User:Rich Farmbrough/DNB/H/e/Hercules Robinson

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{{subst:Quick infobox|Hercules]] robinson|1789|1864|}} Hercules [DNB 1][DNB 2][DNB 3][DNB 4][DNB 5] [1]

References[edit]

  1.  This article incorporates text from a publication now in the public domain

    J. K. L.

    (1897). "Robinson, Hercules (DNB00)". In Lee, Sidney. Dictionary of National Biography 49. London: Smith, Elder & Co. p. 0.
     

DNB references[edit]

These references are found in the DNB article referred to above.

  1. [Author:Hercules Robinson|Robinson (born 1789 died 1864), admiral, born on 16 March 1789, was the eldest son of Christopher Robinson, rector of Granard, co. Longford, by Elizabeth, second daughter of Sir Hercules Langrishe, bart., of Knocktopher, co. Kilkenny. Sir Bryan Robinson was his brother. He entered the navy in June 1800, in the Penelope, with Captain (afterwards Sir Henry) Blackwood, with whom he was also in the Euryalus at Trafalgar, and in the Ajax, till moved, in January 1807, to the Ocean flagship of Lord Collingwood in the Mediterranean. Two months later he was appointed to the Glory as acting-lieutenant, in which rank he was confirmed on 25 April 1807. In December he was moved to the Warspite, again with Blackwood, and in 1809 to the Téméraire in the Baltic, from which, on 30 August, he was promoted to the command of the Prometheus in the Baltic during 1810, and afterwards in the Atlantic, ranging as far as the Canary Islands, and even the West Indies. The Prometheus was an extremely dull sailer, incapable of improvement, so that any vessel she chased left her hopelessly astern
  2. and it was owing only to the good fortune and judgement of her commander that she managed to pick up some prizes. On 7 June 1814 Robinson was advanced to post rank. From September 1817 to the end of 1820 he commanded the Favourite on the Cape of Good Hope and St. Helena station, and afterwards on the east coast of South America. In 1820 he was at Newfoundland, and was appointed by the commander-in-chief to regulate the fishery of the coast of Labrador, which he did with tact, temper, and judgement. He had no further service afloat, and in 1846 accepted the retirement, becoming in due course rear-admiral on 9 October 1849, vice-admiral on 21 October 1856, and admiral on 15 January 1862. In 1842 he was sheriff of Westmeath. In 1856 he made a yachting voyage to the Salvages, a group of barren rocks midway between Madeira and the Canaries, on one of which a vast treasure, the spoil of a Spanish galleon, was said to be buried. When in the Prometheus Robinson had been sent to look for this treasure, but met with no success. A further search was rather the excuse than the reason for revisiting the islets in the yacht, but the voyage gave him an opportunity of writing 'Seadrift', a small volume of reminiscences (octavo, 1858, with portrait). He died at Southsea on 15 May 1864. He married, in 1822, Frances Elizabeth, only child of Henry Widman Wood of Rosmead, Westmeath, and had issue six sons, of whom Sir year=01 (1824–1897), administrator in South Africa, was created Lord Rosmead in 1896. [O'Byrne's Naval Biogr. Dictionary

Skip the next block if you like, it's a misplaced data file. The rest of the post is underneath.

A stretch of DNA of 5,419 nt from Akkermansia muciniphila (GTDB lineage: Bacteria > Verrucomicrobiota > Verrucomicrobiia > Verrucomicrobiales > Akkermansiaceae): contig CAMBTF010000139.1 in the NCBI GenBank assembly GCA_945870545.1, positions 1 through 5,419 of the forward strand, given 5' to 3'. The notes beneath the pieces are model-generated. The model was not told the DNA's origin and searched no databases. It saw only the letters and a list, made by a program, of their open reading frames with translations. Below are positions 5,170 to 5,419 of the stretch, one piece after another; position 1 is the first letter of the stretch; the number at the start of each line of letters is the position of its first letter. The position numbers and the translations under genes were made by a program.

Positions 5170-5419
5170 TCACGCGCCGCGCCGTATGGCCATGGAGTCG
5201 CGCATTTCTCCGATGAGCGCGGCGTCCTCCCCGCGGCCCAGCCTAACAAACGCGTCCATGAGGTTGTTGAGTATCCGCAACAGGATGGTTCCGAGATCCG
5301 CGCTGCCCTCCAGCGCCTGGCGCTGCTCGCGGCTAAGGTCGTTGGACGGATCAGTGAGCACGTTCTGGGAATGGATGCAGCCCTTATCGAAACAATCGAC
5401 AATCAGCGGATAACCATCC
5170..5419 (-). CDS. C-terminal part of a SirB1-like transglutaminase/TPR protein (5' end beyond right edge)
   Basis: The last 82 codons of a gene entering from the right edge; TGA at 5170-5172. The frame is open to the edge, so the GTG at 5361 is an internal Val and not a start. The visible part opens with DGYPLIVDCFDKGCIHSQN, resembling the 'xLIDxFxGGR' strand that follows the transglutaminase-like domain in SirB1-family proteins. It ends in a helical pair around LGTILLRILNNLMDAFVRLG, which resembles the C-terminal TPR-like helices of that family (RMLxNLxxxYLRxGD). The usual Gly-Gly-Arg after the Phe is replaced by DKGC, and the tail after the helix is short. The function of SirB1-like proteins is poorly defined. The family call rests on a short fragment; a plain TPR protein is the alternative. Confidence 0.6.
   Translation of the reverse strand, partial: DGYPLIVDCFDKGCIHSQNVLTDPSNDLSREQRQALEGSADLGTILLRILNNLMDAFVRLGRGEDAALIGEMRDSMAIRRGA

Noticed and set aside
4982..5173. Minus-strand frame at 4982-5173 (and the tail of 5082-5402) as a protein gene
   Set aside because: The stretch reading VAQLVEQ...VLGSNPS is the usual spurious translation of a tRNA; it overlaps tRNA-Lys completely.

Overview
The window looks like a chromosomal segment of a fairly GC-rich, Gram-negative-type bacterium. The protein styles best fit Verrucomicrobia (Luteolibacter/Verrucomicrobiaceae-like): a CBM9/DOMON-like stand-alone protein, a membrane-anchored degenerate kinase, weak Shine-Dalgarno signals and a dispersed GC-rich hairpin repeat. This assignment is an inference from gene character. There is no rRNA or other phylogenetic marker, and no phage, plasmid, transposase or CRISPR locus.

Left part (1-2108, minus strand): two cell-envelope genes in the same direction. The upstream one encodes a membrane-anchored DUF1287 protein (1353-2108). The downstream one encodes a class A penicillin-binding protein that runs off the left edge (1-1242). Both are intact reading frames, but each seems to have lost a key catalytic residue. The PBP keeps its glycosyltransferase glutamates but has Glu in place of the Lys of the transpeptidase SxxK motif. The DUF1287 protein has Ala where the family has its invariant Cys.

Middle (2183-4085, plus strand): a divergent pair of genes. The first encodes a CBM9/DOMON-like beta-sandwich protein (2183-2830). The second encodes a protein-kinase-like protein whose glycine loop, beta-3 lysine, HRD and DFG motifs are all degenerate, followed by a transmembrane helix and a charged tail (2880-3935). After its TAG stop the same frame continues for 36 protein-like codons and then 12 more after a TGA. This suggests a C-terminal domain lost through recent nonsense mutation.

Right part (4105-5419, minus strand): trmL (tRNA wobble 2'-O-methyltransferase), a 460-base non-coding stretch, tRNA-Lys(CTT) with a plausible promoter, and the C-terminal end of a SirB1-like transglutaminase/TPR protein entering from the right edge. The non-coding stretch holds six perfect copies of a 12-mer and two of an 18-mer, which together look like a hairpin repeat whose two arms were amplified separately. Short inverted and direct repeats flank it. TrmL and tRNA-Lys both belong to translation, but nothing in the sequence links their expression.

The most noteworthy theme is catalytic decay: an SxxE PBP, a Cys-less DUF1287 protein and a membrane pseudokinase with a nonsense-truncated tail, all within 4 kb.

3. Gentlemen's Magazine 1864, i. 814
  4. Foster's Baronetage, s.n. Langrishe
  5. Navy Lists.

External links[edit]

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